Missing human righs activist, Itai Dzamara’s family has threatened massive protests within a week if President Robert Mugabe ignores their petition seeking the veteran ruler to order whoever was holding him hostage to release him.
BY MOSES MATENGA
The Dzamaras, Itai’s brother Patson and the activist’s wife Sheffra, yesterday petitioned Mugabe and Speaker of Parliament Jacob Mudenda demanding the President to make an order for Dzamara’s release.
“In the event that you choose to ignore my demand and request, I shall engage all progressive Zimbabweans within a week and protest in various ways against that in a civil, peaceful and resolute manner as provided for within the Constitution,” Patson wrote.
“It defies logic and reason for my brother to disappear without a trace in a nation that is not at war and allow that to go unnoticed and unquestioned.”
Dzamara was allegedly abducted on March 9 this year, making it 168 days since he was taken from a barbershop in Glen View, Harare, by as yet unknown assailants.
“I am, however, concerned and disturbed by the stance assumed by you as the Head of State and by your government,” the petition read.
“In terms of the Constitution of Zimbabwe, which you swore to uphold, defend, obey and respect, you have done little or nothing to observe Section 90 (2) (c) that mandates you to ensure protection of the fundamental human rights and freedoms and the rule of law. To date, you, as the Head of State and your government have done little to assist us as a family to, at least, come to a place of closure.
“In fact, your spokesperson George Charamba indicated that the issue of our missing family member is too small to bother you, a sentiment we felt was irresponsible, insensitive and unfortunate.”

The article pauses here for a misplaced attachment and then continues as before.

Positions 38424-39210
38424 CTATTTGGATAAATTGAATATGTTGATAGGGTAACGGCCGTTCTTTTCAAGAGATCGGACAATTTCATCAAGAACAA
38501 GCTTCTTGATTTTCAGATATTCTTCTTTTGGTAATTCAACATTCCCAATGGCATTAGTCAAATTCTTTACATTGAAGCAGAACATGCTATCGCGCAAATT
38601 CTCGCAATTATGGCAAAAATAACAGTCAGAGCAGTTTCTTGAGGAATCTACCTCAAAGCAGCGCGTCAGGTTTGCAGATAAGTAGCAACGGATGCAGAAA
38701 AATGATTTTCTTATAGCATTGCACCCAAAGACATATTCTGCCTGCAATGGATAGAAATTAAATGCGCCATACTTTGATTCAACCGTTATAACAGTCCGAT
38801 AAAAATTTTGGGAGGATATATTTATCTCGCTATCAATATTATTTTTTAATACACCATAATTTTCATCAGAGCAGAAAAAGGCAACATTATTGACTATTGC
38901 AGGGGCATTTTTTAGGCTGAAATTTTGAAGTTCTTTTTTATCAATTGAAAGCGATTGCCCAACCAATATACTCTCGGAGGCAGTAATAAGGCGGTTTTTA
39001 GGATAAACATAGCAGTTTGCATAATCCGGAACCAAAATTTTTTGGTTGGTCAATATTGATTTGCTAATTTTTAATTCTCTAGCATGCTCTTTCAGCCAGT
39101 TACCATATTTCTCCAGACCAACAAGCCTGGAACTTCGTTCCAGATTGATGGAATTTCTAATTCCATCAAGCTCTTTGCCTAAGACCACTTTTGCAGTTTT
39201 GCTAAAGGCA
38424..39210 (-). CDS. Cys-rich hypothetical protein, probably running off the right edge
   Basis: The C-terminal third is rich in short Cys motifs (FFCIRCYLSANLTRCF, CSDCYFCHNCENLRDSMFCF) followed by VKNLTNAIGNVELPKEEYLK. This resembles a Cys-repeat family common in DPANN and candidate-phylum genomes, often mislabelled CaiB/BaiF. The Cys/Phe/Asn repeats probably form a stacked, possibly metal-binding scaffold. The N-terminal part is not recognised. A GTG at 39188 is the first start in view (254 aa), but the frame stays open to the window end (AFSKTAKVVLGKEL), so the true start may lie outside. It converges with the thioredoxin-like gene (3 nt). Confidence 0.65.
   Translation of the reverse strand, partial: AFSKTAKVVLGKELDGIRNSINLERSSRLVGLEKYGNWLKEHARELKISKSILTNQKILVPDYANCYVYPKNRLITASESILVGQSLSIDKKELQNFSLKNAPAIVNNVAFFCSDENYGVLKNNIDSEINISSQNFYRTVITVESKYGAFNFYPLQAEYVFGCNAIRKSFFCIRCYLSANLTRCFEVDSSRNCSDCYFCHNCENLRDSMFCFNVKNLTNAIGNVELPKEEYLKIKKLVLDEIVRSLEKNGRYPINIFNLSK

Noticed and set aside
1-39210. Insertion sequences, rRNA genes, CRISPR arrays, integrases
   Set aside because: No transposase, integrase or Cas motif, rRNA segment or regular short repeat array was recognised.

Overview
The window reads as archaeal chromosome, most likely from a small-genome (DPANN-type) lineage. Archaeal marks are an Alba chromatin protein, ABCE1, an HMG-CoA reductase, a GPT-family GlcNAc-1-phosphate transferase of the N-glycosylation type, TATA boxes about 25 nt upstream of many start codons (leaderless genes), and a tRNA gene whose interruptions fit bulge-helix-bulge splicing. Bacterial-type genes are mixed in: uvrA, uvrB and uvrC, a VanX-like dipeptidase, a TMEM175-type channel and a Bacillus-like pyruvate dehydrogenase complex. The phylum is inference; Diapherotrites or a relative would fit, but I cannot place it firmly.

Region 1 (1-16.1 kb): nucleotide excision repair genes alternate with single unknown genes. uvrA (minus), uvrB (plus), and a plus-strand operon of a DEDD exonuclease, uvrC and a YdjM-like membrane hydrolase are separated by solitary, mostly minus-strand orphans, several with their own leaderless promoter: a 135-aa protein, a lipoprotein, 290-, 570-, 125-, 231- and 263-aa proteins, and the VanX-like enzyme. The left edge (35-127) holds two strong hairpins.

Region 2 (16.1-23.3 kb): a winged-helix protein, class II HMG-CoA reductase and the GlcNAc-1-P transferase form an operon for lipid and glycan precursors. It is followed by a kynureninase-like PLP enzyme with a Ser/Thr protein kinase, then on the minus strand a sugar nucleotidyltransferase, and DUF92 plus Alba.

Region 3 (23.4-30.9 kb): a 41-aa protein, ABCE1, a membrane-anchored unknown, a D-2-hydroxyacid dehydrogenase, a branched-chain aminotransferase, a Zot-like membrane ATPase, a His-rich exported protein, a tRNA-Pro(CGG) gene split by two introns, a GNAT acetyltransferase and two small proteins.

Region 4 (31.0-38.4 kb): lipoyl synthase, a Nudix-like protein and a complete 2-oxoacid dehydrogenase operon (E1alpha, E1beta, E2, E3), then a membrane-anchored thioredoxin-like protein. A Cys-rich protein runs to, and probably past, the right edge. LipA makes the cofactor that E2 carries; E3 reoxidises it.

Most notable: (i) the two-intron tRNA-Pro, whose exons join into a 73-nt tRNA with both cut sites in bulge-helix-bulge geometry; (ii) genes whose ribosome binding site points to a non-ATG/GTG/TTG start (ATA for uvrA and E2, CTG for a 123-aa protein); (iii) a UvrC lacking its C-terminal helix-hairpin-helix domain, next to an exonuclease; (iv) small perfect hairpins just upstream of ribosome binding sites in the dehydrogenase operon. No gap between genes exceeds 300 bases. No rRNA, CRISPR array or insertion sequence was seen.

The petition added: “Although Itai Dzamara openly opposed your government and some of its policies, his security and right to life remains a direct and unquestionable responsibility of your government.”
Patson said there had been suspicion of the involvement of State security agents in his brother’s abduction and that position has not changed.
“As you might be aware, Sir, Itai Dzamara petitioned you to step down for failing to run the country well, according to him, and since that day, he had been receiving threats on his life from security agents and he was subjected to serious torture at the hands of the ZRP (Zimbabwe Republic Police) and other private sources within your Zanu PF political party,” the petition read.
“. . . that as the Head of State and Government, you order whoever is keeping Itai in captivity to release him immediately (and) that as the Head of State and Government and the Commander-in-Chief of the Defence Forces, make a commitment and public announcement that the State security agents shall intensify their efforts in uncovering the mystery surrounding Itai Dzamara’s disappearance and making sure he is released immediately.”
Patson said government and relevant ministries should take the responsibility to engage the Dzamara family and the nation on the matter the same way it engaged whoever was concerned when Cecil the lion was killed.
Mugabe, who today will present the State of the Nation Address, is not expected to speak on the Dzamara issue that has dented the country’s image in the eyes of the international community.
Foreign embassies have been at the forefront of demanding Dzamara’s release, an issue that has left the Zimbabwean government red-faced.
Opposition MDC-T spokesperson Obert Gutu said Zimbabweans should not expect much from Mugabe’s speech.